Currently streaming on HBO in the USA is Our Boys, a series of 10 episodes, created by three filmmakers, Hagai Levi, Joseph Cedar and Tawfik Abu-Wael (two Jewish Israeli filmmakers and one Palestinian). The series is an enormously impressive and hard-hitting historical re-enactment of terrible murders that took place in Israel-Palestine during the summer of 2014.
The TV series begins with the abduction and murder of three Jewish Israeli teenagers from the Gush Etzion junction, south of Jerusalem, during that summer. This incident brought deep sorrow and mourning to Israeli society. But this is not the focus of the series. Rather, the filmmakers decided to examine the ethical and strategic issues involved in the senseless revenge murder of an innocent Palestinian teenager.
Seeking revenge for the murder of the three Israeli teens, Israeli right-wing ultra-orthodox extremists kidnapped, and while still alive, set fire to a Palestinian youth named Mohammed Abu Khdeir from Shuafat (a Palestinian neighborhood north of Jerusalem). Following this heinous murder, extensive rioting broke out in the Palestinian community in Jerusalem and all over the West Bank, and missiles were shot from Palestinian militants in Gaza. The film series reveals how much damage the murder of this Palestinian boy caused in Israel that summer.
All of this eventually led to the beginning of Operation Protective Edge, a military operation, that lasted for 50 days, against the Hamas-ruled Gaza Strip.
After the murder of Abu Khdeir, my husband, Ron, and my daughter Dahlia, went to pay their respects to the Abu Khdeir family at the tent of mourning in Shuafat, along with hundreds of other concerned Jews from all over Israel, on a solidarity visit organized by the Tag Meir Forum (see below).
Filmed on location in Jerusalem and surroundings, the TV series sets out to document how the Israeli police and Shabak (Shin Bet—Israeli internal security services) investigate the heinous murder of this Palestinian Arab teenager. At first, the police were misled because they were so sure that such an atrocious murder of a Palestinian youth could not have been committed by Jews. This sounds like a ridiculous assumption these days, but many people in Israel still believe that Palestinians are capable of terrible atrocities but that Jews would never do such things. Even years after the assassination of Yitzhak Rabin, Israelis still refuse to believe that there is a violent right-wing extremist movement capable of such terrible deeds.
It is interesting to also note that the series deals frankly with this issue of “who is the victim?" Both sides, Israelis and Palestinians, claim victimhood in this decades long conflict. Palestinians feel that they are the underdog, treated very poorly as part of the occupation, and therefore they see themselves as the only victims. On the other hand, Jewish Israelis feel that they have been the victim ever since the Holocaust, and that they are still victims of Palestinian terror all the time, and therefore they must never let down their guard. These are two conflicting narratives – both of which are articulated in the TV series-- which attempts to follow the actual events and at the same time, to evoke empathy and understanding on both sides.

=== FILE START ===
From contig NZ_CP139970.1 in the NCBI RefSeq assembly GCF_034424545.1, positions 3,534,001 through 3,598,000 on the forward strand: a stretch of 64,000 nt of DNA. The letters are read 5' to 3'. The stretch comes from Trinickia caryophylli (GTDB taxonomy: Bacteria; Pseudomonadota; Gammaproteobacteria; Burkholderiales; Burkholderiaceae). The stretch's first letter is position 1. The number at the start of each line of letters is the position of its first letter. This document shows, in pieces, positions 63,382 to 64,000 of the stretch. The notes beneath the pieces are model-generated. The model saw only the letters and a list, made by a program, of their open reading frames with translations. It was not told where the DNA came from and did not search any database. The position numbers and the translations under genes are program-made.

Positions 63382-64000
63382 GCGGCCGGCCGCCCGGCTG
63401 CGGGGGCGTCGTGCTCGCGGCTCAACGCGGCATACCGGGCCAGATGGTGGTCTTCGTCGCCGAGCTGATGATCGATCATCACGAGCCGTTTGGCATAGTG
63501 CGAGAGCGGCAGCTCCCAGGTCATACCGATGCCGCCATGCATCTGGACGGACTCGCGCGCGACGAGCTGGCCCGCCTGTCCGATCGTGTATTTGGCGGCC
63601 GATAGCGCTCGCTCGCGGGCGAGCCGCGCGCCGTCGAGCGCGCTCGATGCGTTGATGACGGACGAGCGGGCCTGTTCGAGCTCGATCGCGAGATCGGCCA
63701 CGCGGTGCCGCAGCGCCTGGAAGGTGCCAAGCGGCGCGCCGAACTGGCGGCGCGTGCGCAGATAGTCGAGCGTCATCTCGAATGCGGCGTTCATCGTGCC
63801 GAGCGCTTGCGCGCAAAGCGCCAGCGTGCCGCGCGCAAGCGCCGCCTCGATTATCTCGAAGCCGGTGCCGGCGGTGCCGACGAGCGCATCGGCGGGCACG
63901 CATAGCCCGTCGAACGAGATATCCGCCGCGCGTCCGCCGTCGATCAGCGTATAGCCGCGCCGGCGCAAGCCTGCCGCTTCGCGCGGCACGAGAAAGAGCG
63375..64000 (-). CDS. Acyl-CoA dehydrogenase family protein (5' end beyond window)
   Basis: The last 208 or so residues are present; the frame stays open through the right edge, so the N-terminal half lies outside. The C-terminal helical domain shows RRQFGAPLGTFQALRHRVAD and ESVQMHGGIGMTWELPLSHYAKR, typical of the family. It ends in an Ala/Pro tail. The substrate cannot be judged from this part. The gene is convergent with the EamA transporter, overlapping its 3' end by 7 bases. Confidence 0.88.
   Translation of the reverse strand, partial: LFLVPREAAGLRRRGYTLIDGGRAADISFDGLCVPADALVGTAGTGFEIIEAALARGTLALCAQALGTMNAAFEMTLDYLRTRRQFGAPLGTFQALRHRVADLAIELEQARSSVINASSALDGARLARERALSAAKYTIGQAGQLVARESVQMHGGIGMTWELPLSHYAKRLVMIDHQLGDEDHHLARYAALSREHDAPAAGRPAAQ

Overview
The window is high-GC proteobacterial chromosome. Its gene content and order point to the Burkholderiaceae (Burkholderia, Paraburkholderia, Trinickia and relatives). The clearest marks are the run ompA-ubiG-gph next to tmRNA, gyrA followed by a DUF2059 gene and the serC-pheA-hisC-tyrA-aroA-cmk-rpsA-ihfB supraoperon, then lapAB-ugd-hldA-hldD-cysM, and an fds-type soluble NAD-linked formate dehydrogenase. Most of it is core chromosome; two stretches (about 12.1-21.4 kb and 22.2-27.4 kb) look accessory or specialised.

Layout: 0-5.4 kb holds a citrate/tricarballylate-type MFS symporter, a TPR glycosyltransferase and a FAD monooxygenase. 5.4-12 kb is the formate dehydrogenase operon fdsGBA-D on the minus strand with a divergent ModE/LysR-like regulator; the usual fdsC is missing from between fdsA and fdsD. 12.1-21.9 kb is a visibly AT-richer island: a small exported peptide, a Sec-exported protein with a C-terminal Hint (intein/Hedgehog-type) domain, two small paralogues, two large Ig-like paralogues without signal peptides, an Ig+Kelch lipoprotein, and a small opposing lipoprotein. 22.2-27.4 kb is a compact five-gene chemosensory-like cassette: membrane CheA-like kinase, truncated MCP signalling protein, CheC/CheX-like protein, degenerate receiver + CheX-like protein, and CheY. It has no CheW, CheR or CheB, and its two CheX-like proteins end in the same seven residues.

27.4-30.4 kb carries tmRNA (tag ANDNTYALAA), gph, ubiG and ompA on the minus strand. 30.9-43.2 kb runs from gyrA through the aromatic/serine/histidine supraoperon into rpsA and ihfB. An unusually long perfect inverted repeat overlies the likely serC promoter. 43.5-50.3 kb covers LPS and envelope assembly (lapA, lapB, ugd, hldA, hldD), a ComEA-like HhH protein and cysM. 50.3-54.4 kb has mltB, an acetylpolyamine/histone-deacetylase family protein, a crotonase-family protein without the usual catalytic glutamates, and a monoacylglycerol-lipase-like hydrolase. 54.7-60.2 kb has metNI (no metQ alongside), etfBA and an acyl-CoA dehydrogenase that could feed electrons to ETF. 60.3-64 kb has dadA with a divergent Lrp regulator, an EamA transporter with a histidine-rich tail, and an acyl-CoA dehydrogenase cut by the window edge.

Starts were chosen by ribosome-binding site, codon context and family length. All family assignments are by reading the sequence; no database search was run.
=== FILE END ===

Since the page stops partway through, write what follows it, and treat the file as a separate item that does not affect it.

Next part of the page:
The series has two heroes – one is the father of Mohammed and the other is the Shabak investigator. The father of Mohammed Abu Khdeir is seen as a rational and cool-headed figure who is able to resist the demands of the Palestinian Arab extremists who want to turn his son’s murder into a cause for rioting and revenge. The credits at the end of each episode show that the real-life parents of Mohammed cooperated in the making of this series, which is quite amazing.
Our other hero, Simon, the Shabak investigator, is given the difficult job of finding Abu Khdeir’s murderers. He begins by tracking some of the young men of the Hilltop Youth, a group of young Jewish anarchists and extremists, who remind me sometimes of white supremacists in the USA. These youngsters operate freely throughout the West Bank and inside Israel, even though the Shabak is aware of them and constantly watching them on their security cameras. They indulge in terrible acts of destruction of property and even sometimes in murder, in what they call Tag Mechir, price-tag revenge attacks. They represent a horrible stain on Jewish society in Israel. In recent years, they have been opposed by the Tag Meir (Light Tag) Forum, which engages in solidarity visits and educational programs to combat Jewish racism.
This is a very courageous and compelling television series, produced by HBO and Keshet. I am still in the middle of viewing it together with my husband. One of the reasons we chose to see it is that Bibi denounced it calling it anti-Semitic and anti-Israel. The opposite is the case. It is a gripping portrayal of an issue at the heart of Jewish morality within Israel, and I applaud the directors for having taken such a bold step in forcing us to grapple with these issues.
We have more episodes to watch, and we plan to go to hear the directors of the film speak at the JCC on the Upper West Side in New York in a few weeks, at the preview screening of the tenth and final episode. After that, I will update you on the conclusion of this important series. Stay tuned.